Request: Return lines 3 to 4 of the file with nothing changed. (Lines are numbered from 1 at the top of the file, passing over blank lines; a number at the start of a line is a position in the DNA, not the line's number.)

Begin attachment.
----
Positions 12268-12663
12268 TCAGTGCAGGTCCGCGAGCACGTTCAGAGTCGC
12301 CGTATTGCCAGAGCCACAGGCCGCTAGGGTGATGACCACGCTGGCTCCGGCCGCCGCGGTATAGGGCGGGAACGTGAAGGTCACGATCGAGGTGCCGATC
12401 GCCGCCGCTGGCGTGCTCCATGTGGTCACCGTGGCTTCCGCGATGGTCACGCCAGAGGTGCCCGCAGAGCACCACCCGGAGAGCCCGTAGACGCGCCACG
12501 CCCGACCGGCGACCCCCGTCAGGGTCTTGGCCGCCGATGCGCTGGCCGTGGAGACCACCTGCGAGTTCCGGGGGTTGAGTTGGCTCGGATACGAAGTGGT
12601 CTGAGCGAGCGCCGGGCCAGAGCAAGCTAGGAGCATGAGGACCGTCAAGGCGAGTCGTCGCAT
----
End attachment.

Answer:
12301 CGTATTGCCAGAGCCACAGGCCGCTAGGGTGATGACCACGCTGGCTCCGGCCGCCGCGGTATAGGGCGGGAACGTGAAGGTCACGATCGAGGTGCCGATC
12401 GCCGCCGCTGGCGTGCTCCATGTGGTCACCGTGGCTTCCGCGATGGTCACGCCAGAGGTGCCCGCAGAGCACCACCCGGAGAGCCCGTAGACGCGCCACG